Leave the Confederate Monument Debate to the Third Graders

This story brought a huge smile to my face. In New Orleans a group of third graders was given the task of imagining a new use for the empty pedestals throughout the city that once featured Confederate leaders. The students were aided by 826 New Orleans, which supports efforts to improve students’ reading and thinking skills. The results speak for themselves.

Students thought carefully and broadly about ways to acknowledge their city’s history and culture. While a monument to Solomon Northup and Ruby Bridges makes perfect sense for historical reasons, students also singled out regional foods such as crawfish and beignets as worthy of commemoration.

According to Abigail, Northup was the “greatest slave to escape.”

I have said more than once that communities facing the challenge of what to do with their Confederate monuments have not done enough to embrace their student-age population. This is unfortunate given the fact that the decisions being made will impact this specific demographic for decades to come. More importantly, their perspective on the past is indispensable. In contrast with the adults engaged in this debate, our students are being taught a much more inclusive and, in many cases, more accurate narrative of American history.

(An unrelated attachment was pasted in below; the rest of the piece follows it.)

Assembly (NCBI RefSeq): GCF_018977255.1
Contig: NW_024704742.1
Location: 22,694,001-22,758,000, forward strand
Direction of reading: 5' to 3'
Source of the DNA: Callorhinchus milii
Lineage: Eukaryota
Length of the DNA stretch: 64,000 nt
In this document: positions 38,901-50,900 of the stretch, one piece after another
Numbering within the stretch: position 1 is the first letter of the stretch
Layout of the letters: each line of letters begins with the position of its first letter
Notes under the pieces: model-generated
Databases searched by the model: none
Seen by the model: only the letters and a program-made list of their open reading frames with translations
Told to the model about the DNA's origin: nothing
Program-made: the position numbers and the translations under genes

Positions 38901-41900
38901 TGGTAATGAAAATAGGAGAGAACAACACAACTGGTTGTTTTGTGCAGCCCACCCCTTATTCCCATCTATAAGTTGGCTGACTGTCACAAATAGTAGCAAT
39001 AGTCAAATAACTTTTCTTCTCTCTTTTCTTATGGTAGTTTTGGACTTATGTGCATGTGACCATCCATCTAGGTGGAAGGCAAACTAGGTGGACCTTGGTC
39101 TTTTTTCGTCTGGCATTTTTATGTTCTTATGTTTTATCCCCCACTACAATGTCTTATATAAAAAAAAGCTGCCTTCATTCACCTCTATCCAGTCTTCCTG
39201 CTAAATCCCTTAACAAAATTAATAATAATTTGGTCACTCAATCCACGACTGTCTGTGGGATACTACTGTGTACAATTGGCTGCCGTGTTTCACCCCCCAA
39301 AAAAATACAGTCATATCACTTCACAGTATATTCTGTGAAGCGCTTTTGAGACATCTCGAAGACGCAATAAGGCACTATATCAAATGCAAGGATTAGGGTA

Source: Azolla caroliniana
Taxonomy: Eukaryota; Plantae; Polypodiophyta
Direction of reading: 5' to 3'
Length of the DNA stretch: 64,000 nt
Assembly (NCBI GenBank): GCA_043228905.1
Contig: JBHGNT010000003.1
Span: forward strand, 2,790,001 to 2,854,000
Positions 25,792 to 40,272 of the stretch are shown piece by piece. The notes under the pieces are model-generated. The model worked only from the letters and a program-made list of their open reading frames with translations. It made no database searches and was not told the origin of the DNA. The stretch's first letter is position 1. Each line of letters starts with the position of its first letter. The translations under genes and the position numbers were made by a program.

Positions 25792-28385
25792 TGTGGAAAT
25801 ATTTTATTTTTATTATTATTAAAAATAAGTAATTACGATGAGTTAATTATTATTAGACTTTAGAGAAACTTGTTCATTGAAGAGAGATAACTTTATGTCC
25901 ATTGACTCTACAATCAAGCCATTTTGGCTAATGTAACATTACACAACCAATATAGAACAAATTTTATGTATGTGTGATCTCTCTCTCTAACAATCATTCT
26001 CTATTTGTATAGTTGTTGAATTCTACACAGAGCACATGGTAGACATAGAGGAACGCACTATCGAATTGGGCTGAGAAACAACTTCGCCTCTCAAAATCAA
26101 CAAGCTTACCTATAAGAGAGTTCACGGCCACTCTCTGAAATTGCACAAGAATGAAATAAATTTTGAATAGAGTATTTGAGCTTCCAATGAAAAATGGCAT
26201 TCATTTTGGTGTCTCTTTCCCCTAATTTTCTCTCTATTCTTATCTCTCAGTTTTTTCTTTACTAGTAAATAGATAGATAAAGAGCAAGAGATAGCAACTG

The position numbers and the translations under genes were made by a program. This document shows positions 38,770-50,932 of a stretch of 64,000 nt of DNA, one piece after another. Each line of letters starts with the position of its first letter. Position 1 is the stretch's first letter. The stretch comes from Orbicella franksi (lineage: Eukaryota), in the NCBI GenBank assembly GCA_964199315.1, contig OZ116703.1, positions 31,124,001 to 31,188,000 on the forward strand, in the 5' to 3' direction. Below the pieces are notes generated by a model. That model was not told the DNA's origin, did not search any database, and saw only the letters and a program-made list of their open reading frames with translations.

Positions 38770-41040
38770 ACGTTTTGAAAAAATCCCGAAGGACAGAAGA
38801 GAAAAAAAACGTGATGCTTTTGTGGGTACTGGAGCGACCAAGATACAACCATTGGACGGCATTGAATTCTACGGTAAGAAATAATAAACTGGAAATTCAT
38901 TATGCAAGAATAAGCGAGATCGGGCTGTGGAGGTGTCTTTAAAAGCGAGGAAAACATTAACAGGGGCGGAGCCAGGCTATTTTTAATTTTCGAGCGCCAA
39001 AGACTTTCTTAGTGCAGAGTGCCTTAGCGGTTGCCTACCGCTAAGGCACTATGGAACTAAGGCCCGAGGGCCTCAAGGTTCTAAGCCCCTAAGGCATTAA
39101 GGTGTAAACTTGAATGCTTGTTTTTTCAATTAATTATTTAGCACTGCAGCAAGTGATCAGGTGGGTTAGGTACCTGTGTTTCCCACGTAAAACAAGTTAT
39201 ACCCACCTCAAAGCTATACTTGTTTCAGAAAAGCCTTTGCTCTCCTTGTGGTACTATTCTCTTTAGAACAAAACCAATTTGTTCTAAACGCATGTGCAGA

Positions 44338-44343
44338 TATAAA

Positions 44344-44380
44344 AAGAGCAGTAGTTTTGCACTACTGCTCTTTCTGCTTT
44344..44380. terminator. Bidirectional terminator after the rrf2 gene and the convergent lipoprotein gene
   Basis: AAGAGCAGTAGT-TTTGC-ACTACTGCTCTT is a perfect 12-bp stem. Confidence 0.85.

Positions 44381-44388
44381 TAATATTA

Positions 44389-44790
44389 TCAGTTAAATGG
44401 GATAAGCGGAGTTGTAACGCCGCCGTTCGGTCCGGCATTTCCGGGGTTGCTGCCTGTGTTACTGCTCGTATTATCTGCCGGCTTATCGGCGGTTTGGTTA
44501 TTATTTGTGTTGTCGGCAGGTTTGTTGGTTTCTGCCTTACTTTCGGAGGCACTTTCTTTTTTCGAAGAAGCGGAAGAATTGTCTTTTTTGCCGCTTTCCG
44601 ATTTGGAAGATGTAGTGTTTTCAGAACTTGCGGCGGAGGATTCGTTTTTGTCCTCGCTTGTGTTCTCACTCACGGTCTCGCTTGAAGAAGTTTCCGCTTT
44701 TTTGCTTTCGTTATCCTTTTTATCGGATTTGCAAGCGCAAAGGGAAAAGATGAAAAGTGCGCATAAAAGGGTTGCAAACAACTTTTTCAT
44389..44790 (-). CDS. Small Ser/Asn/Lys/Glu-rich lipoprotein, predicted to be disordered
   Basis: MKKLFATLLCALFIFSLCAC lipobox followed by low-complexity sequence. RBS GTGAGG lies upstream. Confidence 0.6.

The result of their efforts was a book that featured student artwork and thoughts about how to move forward with new monuments. You can order your copy here for $15. I did. I rarely ask my readers to shell out money, but this project is definitely worth supporting.

Admittedly, I had not thought that third graders could be engaged in a way that contributes substantially to this debate. I stand corrected and will definitely share this project with future teacher workshop audiences. Congratulations to all the teachers and students involved in this project and special thanks to 826 New Orleans for their support.

[This coming Wednesday I will be working with history educators here in Boston at the John F. Kennedy Presidential Library followed by a week of working with teachers alongside the incredible staff at Ford’s Theatre in Washington, D.C. It’s been a very busy summer.]

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